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A Satire against the citizens of London

London, hast thou accused me
  Of breach of laws, the root of strife?
  Within whose breast did boil to see,
  So fervent hot, thy dissolute life,
  That even the hate of sins that grow
  Within thy wicked walls so rife,
  For to break forth did convert so
  That terror could it not repress.
  The which, by words since preachers know
  What hope is left for to redress,
  By unknown means it liked me
  My hidden burden to express,
  Whereby it might appear to thee
  That secret sin hath secret spite;
  From justice' rod no fault is free;
  But that all such as work unright
  In most quiet are next ill rest.
  In secret silence of the night
  This made me, with a reckless breast,
  To wake thy sluggards with my bow--
  A figure of the Lord's behest,
  Whose scourge for sin the Scriptures show.
  That, as the fearful thunder-clap
  By sudden flame at hand we know,
  Of pebble-stones the soundless rap
  The dreadful plague might make thee see
  Of God's wrath that doth thee enwrap;
  That pride might know, from conscience free
  How lofty works may her defend;
  And envy find, as he hath sought,
  How other seek him to offend;
  And wrath taste of each cruel thought
  The just shapp higher in the end;
  And idle sloth, that never wrought,
  To heaven his spirit lift may begin;
  And greedy lucre live in dread
  To see what hate ill-got goods win;
  The lechers, ye that lusts do feed,
  Perceive what secrecy is in sin;
  And gluttons' hearts for sorrow bleed,
  Awaked, when their fault they find:
  In loathsome vice each drunken wight
  To stir to God, this was my mind.
  Thy windows had done me no spite;
  But proud people that dread no fall,
  Clothed with falsehood and unright,
  Bred in the closures of thy wall;
  But wrested to wrath in fervent zeal,
  Thou haste to strife, my secret call.
  Endured hearts no warning feel.
  O shameless whore, is dread then gone
  By such thy foes as meant thy weal?
  O member of false Babylon!
  The shop of craft, the den of ire!
  Thy dreadful doom draws fast upon;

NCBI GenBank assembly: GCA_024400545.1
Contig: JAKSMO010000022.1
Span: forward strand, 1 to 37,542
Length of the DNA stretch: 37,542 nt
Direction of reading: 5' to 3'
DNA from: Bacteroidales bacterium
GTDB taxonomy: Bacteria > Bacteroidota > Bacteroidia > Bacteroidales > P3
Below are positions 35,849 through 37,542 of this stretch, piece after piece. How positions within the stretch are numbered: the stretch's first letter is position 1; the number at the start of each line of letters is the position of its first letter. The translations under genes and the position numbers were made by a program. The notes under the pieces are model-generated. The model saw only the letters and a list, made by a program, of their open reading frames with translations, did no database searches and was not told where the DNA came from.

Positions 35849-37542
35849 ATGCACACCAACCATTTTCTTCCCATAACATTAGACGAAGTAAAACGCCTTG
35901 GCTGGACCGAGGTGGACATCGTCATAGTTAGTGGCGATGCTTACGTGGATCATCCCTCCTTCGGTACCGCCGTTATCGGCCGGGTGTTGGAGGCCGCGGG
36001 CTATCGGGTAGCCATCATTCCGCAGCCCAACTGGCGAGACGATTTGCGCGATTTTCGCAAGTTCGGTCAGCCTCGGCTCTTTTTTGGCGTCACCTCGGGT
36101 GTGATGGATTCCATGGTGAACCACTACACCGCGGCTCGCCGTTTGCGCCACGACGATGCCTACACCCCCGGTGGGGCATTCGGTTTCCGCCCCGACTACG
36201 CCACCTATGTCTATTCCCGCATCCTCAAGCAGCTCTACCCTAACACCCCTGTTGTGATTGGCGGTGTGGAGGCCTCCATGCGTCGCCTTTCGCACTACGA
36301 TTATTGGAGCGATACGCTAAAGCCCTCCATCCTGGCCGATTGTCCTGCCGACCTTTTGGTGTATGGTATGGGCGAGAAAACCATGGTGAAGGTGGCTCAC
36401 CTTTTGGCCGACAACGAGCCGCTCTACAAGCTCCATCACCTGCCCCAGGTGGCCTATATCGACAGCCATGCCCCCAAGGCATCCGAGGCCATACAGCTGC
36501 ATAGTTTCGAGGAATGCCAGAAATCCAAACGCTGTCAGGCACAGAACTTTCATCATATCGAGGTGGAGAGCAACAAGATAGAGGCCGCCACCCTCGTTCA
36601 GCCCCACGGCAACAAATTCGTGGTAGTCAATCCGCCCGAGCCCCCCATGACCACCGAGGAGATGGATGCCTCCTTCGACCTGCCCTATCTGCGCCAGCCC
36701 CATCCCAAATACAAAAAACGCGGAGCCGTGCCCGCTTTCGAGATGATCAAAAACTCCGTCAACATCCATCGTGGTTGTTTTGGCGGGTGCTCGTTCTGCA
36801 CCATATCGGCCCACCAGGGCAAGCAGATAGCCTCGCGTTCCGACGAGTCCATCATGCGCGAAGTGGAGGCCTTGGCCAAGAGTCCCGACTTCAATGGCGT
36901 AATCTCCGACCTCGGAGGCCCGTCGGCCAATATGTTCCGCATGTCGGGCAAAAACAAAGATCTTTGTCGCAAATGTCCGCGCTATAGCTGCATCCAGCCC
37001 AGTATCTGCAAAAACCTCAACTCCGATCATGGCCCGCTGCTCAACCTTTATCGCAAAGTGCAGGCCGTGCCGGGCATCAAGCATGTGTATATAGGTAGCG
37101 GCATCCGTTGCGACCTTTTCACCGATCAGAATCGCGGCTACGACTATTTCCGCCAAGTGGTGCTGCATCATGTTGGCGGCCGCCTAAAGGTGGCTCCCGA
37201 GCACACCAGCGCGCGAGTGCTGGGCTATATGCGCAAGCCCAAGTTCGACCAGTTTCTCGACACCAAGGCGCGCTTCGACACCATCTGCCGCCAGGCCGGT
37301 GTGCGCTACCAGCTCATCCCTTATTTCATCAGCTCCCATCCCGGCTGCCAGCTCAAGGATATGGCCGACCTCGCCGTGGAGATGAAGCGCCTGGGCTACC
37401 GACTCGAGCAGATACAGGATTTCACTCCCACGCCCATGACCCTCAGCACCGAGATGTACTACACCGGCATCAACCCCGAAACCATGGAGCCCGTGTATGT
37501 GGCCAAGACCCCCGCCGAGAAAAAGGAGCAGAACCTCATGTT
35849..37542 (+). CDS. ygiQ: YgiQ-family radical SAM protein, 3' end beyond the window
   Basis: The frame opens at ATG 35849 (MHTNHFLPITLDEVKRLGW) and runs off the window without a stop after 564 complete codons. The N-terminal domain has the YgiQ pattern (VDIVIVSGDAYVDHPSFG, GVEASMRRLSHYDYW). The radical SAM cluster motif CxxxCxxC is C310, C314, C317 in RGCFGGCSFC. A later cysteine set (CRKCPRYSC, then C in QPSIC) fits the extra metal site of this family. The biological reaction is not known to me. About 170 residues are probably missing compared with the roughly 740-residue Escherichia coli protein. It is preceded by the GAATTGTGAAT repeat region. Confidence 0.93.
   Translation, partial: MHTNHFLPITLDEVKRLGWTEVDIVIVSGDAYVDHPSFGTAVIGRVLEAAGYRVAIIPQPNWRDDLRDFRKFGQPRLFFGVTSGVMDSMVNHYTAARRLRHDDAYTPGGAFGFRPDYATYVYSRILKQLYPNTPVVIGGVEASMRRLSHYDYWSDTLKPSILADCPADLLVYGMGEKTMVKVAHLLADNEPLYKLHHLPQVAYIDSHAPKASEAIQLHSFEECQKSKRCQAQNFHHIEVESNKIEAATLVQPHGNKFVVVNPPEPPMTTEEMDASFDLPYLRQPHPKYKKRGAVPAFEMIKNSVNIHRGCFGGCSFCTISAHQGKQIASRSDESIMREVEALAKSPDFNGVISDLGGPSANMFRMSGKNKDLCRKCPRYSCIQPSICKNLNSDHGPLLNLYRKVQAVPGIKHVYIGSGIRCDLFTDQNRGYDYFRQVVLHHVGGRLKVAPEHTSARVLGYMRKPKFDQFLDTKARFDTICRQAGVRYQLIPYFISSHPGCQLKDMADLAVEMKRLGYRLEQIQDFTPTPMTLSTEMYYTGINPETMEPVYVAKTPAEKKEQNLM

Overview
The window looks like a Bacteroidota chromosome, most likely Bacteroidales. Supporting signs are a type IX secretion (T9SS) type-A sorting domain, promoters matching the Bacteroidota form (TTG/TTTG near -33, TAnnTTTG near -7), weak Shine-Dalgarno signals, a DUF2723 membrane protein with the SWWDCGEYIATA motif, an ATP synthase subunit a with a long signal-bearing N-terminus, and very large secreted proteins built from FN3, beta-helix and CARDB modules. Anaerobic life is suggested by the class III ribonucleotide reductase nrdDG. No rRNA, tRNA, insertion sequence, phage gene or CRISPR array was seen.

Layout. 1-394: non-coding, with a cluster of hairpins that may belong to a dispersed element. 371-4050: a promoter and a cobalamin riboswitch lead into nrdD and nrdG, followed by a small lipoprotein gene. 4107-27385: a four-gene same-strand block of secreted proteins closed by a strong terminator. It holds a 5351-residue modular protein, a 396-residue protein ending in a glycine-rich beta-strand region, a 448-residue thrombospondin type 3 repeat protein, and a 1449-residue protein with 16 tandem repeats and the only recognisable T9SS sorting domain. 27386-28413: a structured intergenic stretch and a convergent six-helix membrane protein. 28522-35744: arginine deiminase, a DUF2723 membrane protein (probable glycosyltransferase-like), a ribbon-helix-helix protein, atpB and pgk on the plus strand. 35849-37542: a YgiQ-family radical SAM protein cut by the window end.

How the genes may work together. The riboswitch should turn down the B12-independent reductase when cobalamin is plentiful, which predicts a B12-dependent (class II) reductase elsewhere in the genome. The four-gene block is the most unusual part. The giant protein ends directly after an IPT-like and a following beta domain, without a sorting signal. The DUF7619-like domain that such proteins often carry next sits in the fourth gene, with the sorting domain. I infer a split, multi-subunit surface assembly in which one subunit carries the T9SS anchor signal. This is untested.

Thy martyrs' blood, by sword and fire,
  In heaven and earth for justice call.
  The Lord shall hear their just desire;
  The flame of wrath shall on thee fall;
  With famine and pest lamentably
  Stricken shall be thy lechers all;
  Thy proud towers and turrets high,
  En'mies to God, beat stone from stone,
  Thine idols burnt that wrought iniquity;
  When none thy ruin shall bemoan,
  But render unto the right wise Lord
  That so hath judged Babylon,
Immortal praise with one accord.

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Submitted on May 13, 2011

2:13 min read

Henry Howard

Henry Howard, Earl of Surrey, KG, (courtesy title), was an English nobleman, politician and poet. He was one of the founders of English Renaissance poetry and the last known execution by King Henry VIII. He was a first cousin of both Queen Anne Boleyn and Queen Catherine Howard, second and fifth wives of King Henry VIII. His name is usually associated in literature with that of Wyatt, who was the older poet of the two. He was the son of Thomas Howard, Earl of Surrey and when his father became Duke of Norfolk (1524) the son adopted the courtesy title of Earl of Surrey. Owing largely to the powerful position of his father, Surrey took a prominent part in the Court life of the time, and served as a soldier both in France and Scotland. He was a man of reckless temper, which involved him in many quarrels, and finally brought upon him the wrath of the aging and embittered Henry VIII. He was arrested, tried for treason and beheaded on Tower Hill. more…

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